There might be something in the water over in Lake Pleasant, NY. At Oak Mountain, overlooking the lake, it seems everyone is smiling and kids are laughing.
Oak was off my radar — until this year — when I started to hear good things. They had more than a foot of snow during the week, and a lot of it remaining untouched. My friend Alex the Skier said he wanted to try something new. With 2-for-1 tickets from Warren Miller, we headed up Saturday morning.
We arrived around 9am. The first thing I noticed were out of state plates, from New Jersey, Connecticut and Massachusetts. Oak’s snow quality and uncrowded slopes attract locals and tourists alike.
There were plenty of cars in the lot, but still we walked on to the lift. The sun occasionally peeked through the clouds casting light on corduroy on Ryan’s Run and untracked snow in the TNT glades. Like many ski areas Saturday was the busiest day of the year. At Oak that translates into a two-minute wait for a lift.
Ryan’s was too good to pass up. We dropped in, and halfway down we were drawn to the trees on skiers left. The untouched snow in the glades was alluring, and I took a shallow line through TNT to check it out.
There had been a light rain on Friday, leaving a thin crusty layer on top. I broke through and found soft snow below. We warmed up on some groomers to allow the sun do a little work.
The front side of Oak Mountain has some great cruisers which I named the Front 3. Sacandaga, Ryan’s Run and Kunjamuck were perfectly groomed and were favorite runs of the day. Ryan’s Run is the steepest and straightest of the three, with a steep headwall and lots of fun side hits.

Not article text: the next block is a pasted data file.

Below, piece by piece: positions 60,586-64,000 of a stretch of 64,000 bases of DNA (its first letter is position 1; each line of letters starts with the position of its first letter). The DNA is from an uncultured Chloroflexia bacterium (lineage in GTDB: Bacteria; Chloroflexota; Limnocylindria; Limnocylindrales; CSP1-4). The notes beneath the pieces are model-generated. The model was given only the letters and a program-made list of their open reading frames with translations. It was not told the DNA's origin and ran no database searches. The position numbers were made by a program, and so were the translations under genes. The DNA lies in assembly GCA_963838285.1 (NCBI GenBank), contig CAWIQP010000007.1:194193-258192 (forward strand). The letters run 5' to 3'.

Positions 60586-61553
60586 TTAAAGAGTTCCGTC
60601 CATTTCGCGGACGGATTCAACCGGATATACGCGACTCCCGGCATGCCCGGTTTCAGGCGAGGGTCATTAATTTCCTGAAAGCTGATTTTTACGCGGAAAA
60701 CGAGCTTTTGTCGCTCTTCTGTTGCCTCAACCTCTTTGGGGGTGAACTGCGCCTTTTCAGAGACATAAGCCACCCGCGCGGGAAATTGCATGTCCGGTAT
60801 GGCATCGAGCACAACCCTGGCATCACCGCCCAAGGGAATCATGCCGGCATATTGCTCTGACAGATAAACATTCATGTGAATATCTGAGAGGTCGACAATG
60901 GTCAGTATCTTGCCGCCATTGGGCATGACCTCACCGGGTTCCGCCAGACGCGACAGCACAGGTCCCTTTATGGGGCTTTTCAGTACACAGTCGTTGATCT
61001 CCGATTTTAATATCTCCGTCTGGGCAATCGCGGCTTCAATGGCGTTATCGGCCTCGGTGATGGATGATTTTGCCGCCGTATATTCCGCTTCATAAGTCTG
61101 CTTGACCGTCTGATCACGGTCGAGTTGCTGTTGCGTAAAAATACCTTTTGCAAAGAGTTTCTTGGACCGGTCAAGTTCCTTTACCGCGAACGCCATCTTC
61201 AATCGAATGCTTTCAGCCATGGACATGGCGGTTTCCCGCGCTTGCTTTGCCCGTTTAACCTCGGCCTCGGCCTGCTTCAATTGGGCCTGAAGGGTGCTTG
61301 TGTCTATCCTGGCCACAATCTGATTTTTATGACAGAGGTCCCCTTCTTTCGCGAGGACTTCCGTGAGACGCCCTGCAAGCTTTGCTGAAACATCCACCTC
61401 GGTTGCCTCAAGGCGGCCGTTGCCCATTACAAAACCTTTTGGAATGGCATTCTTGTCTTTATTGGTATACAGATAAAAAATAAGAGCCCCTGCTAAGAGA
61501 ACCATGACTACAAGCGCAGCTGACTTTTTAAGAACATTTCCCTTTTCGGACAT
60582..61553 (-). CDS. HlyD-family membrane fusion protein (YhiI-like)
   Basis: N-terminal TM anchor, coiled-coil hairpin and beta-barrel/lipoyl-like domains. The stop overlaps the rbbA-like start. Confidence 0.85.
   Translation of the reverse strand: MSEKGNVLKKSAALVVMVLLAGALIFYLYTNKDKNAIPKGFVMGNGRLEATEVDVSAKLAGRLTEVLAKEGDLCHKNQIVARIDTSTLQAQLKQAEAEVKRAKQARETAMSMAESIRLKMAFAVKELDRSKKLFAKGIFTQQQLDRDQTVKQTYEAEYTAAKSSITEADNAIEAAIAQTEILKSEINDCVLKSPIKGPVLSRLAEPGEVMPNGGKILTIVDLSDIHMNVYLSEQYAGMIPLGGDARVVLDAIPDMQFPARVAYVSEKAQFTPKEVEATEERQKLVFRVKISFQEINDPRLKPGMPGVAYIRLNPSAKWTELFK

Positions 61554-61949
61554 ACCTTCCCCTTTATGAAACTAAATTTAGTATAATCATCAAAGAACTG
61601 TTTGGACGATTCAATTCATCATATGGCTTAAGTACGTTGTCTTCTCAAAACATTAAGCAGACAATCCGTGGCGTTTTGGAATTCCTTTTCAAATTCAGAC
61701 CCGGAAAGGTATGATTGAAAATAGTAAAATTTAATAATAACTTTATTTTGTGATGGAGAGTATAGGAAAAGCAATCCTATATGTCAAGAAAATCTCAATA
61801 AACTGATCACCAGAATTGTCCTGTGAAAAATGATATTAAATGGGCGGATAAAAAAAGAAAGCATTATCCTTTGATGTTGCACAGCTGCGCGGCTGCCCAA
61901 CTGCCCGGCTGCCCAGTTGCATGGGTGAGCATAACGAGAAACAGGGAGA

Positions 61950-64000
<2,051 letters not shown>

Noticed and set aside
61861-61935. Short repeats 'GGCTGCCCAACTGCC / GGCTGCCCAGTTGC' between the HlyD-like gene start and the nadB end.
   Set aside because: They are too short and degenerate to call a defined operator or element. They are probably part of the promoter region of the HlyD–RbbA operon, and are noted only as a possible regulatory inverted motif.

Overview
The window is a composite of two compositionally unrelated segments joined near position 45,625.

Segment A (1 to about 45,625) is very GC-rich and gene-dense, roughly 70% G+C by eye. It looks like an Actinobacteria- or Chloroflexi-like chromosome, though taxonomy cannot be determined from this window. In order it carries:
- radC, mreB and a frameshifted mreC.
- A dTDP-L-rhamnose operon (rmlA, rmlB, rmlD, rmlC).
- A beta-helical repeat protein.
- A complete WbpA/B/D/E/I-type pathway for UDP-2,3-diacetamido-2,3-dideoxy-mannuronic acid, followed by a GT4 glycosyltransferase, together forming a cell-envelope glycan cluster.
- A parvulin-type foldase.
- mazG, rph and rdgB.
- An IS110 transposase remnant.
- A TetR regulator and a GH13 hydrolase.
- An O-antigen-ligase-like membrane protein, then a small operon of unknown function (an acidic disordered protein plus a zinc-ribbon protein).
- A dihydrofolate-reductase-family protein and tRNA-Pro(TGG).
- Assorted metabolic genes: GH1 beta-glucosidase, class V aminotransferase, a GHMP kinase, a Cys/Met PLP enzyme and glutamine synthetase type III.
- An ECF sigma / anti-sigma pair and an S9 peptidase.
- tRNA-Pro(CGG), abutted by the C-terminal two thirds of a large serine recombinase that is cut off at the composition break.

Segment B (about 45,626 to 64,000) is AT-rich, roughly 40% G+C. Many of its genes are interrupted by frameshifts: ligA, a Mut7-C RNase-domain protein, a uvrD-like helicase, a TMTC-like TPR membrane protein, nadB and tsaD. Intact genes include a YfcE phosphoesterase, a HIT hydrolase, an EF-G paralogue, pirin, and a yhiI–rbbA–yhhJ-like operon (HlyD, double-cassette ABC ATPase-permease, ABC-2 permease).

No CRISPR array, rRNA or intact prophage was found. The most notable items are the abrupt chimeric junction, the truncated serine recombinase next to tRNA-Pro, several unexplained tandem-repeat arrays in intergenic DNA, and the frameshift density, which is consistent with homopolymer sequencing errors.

Parts of many trails were ungroomed on Friday, and then groomed the rest of the way out Saturday.
With some help from the sun, it was time to get serious. We headed straight to Skidway, which had been opened that morning. The ungroomed black offered fresh snow and fun contours, just make sure to get some speed for the flat runout on Nova.
We had heard from a chairmate that Oak Mountain Run was in great condition. At the top of the headwall my eyes were drawn to the untouched snow in the TLP glades. We popped into the densely covered woods, feeling confident of the coverage.
After a few laps of dodging trees we were feeling the burn. Crosscut, Sugarbush and Fifth Ave all offered the same great groomed conditions as the Front 3, with a chance for us to rest our legs. After a few more laps on the front, it was time to get some food.
It seems everyone on the mountain knows the owners, Matt and Laura O’Brien, personally. People were happy to strike up a conversation on the lift, and local or flatlander, they all knew the O’Briens.
I looked for Matt but he was clearly busy. Laura found some time in between rental customers to talk to me. She’s excited about the mountain’s yearlong 70th-anniversary. The celebration brought out a lot of good memories and more than a few people dusted off their old skis. Look for the upcoming cardboard races and pond skimming in the spring. We wished her a great rest of the season and headed to the tavern.
I heard good things about the Tavern. The craft beer selection is a great starting point, but the real draw is the food, made by Hell’s Kitchen Finalist Chef Lou. We ate and agreed, it was one of the best slopeside meals we’d had. Not a bad way to finish off the day.
Oak is another friendly family-owned gem in New York. Those who’ve experienced Oak sing her praises and now I’m one of them. I can’t wait to get back.